On six-week jaunts over several years, Charlottesville’s Chris Register crisscrossed the country on his bike, interviewing people for his book series Conversations With US: Two Wheels, Fifty States, Hundreds of Voices, One America. The first volume, published in early 2019, is based on his 1,916-mile trip through the Midwest and Great Lakes states. Here, he offers a personal account of his journey and mission.
When I graduated from law school in Washington, D.C., in 2009, partisanship and political bickering were the worst I’d ever seen. I thought it would be cool to get out there, talk to people, and find what’s really going on. I did my first tour in 2010, nearly 2,000 miles, interviewing at least one person a day about their views on America.
After that tour, I took a break to work and save up my money, always knowing I’d get back to my tours and writing. In 2015, I quit my job and started my second tour. That’s recorded in the first volume.
I’ll write about Charlottesville in the book that covers what I call Appalachia and bluegrass country. I remember coming down out of the Shenandoah mountains and riding straight to the Lawn. I interviewed two students—one of them came to the book-release party. That was cool. The next day I rode up to Monticello and spoke to Linnea Grim, the director of education and visitors’ programs. I ended up settling down here.
In all the ground I’ve covered, two stories really stand out. One is about the vastness of this country, and the other is about learning to walk in another person’s shoes.
I’m 39, so I grew up well after the civil rights movement. Most people my age or a little younger haven’t actually talked to someone who had to sit at the back of the bus. But when I was in Elgin, Illinois, I interviewed Ernie Broadnax. Ernie was the only black player on his debate and basketball teams in high school and community college. He told me, after a win, his white teammates would celebrate at a restaurant, but one of them would have to bring his meal to him on the bus. That upsets me. It gets me in the gut.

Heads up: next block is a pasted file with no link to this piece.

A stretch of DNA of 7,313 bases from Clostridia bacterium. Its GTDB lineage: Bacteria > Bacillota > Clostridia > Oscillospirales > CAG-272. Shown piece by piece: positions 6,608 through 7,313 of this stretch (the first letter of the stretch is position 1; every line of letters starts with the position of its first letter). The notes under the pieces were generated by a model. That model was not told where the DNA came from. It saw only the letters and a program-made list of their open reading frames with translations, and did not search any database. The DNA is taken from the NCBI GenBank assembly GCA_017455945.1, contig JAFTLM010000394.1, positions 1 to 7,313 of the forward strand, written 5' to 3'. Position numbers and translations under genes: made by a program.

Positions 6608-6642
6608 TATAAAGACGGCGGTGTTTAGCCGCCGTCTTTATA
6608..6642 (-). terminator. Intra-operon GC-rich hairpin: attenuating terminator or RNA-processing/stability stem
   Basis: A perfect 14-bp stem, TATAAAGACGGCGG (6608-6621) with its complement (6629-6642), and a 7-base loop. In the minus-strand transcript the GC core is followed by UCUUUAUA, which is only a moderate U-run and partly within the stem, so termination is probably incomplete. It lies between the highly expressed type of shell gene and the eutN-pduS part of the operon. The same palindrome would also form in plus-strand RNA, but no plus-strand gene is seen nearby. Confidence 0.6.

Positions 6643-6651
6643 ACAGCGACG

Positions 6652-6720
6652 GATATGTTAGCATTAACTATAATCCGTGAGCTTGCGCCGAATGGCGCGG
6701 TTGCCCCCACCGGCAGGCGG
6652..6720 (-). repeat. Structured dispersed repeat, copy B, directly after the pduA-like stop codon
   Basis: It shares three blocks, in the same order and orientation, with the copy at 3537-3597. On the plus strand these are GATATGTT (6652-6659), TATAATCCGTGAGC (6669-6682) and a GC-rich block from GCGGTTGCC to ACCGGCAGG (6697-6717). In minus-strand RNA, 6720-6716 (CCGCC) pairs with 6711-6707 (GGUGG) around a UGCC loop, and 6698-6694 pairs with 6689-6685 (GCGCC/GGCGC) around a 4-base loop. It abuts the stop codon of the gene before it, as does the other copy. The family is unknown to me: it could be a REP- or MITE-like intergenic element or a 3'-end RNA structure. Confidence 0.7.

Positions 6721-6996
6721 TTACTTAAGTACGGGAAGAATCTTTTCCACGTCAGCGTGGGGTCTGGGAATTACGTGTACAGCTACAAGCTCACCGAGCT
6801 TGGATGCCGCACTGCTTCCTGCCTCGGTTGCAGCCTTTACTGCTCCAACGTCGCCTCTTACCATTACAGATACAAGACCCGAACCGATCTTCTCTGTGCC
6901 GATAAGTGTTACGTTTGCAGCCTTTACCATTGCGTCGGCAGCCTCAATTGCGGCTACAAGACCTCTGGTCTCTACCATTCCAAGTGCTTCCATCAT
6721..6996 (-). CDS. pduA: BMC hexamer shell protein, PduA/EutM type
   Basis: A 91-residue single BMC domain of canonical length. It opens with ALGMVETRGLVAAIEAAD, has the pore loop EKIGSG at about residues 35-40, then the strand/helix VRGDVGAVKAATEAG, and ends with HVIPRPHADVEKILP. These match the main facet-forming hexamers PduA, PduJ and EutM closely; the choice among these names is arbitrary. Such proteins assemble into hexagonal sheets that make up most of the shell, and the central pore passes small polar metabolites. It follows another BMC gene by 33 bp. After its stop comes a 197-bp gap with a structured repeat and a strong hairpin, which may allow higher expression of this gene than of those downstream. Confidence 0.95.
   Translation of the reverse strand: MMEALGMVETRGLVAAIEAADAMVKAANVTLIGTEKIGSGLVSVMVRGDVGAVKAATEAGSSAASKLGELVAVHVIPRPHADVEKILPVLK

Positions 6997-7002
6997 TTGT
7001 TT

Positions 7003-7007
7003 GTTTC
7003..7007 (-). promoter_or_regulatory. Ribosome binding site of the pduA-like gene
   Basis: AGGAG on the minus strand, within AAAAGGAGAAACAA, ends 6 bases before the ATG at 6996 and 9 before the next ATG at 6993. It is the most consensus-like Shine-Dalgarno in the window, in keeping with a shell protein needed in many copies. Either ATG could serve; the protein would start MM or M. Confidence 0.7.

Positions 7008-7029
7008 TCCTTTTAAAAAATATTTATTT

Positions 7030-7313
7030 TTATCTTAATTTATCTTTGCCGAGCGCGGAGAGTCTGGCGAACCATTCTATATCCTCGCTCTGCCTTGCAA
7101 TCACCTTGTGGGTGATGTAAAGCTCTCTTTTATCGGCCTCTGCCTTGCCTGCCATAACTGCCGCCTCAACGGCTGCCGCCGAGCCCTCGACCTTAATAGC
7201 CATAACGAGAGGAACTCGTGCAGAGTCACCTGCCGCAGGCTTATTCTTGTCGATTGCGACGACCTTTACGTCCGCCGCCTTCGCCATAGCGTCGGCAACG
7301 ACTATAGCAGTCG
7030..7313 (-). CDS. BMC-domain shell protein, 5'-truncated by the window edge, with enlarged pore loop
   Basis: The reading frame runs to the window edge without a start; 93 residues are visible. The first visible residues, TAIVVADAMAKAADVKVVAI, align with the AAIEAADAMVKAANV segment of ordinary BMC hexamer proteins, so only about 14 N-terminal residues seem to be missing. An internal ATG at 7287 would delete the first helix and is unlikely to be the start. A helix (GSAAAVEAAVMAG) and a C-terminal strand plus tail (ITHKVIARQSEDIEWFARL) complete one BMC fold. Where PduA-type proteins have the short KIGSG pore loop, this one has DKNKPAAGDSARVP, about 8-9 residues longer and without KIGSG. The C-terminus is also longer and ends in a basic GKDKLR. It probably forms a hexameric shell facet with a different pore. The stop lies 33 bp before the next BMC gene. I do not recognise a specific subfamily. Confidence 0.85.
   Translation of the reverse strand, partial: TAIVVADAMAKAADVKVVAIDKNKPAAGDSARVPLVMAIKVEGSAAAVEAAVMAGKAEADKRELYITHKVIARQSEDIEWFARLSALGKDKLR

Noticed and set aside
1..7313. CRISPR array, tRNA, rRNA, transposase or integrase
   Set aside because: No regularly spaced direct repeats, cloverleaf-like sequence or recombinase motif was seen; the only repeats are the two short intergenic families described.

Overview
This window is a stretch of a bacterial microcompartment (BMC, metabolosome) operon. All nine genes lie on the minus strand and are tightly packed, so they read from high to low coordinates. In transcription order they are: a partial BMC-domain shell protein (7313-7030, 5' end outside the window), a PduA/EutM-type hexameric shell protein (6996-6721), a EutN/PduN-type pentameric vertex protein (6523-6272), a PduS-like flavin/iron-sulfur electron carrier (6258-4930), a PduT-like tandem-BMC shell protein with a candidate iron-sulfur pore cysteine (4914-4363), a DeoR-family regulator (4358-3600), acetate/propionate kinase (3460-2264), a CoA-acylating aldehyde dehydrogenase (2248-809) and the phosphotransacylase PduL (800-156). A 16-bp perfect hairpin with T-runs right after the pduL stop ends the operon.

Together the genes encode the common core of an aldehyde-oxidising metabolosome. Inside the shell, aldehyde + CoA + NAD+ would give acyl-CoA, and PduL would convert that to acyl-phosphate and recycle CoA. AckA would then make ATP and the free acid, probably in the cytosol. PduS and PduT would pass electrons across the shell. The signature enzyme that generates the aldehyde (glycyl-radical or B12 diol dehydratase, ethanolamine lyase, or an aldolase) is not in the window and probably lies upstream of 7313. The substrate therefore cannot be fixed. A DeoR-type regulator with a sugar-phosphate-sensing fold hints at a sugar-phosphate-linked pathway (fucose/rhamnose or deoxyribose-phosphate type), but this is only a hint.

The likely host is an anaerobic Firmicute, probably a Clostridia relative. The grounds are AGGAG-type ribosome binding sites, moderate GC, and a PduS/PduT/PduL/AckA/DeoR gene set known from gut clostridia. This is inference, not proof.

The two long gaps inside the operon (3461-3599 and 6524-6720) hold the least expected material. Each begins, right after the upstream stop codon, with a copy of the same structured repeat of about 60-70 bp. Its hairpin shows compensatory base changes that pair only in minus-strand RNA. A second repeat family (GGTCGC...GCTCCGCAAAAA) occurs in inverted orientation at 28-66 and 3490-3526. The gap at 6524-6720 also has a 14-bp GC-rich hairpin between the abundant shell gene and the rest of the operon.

The other story unfolded at the Grand Canyon. I arrived at dusk. There was a full moon rising. After I set up camp on a rock outcropping at the edge of the canyon, I looked down and thought I saw the haunch of a large, brown animal that had moved around a rock. An hour later, after sunset, the moon was bright. I stood up and was looking out over the canyon. There was a sort of gray-blue hue to everything. I was soaking it all in. It was beautiful, an endless view. I looked to my left and saw bright flashes, like Morse code: dot, dot, dash. I finally realized what it was—a mountain lion. It had looked right at me, and the moonlight reflected off the lenses of its eyes. I never saw it again. If he wanted to get me, he would have. But he didn’t.
Ultimately, I’ve learned that I can do more than I ever thought I could. I climbed 12,000 feet to Independence Pass, outside Aspen, Colorado. My bike and gear are 125 pounds in all, and the oxygen gets kind of thin up there. I pressed on slowly, and I made it. Writing is like that, too. If you just keep going, you can do anything. Determination is the most important factor in success.
—Chris Register, as told to Joe Bargmann
6,307,600 crankshaft revolutions
355 days on the road
47 flat tires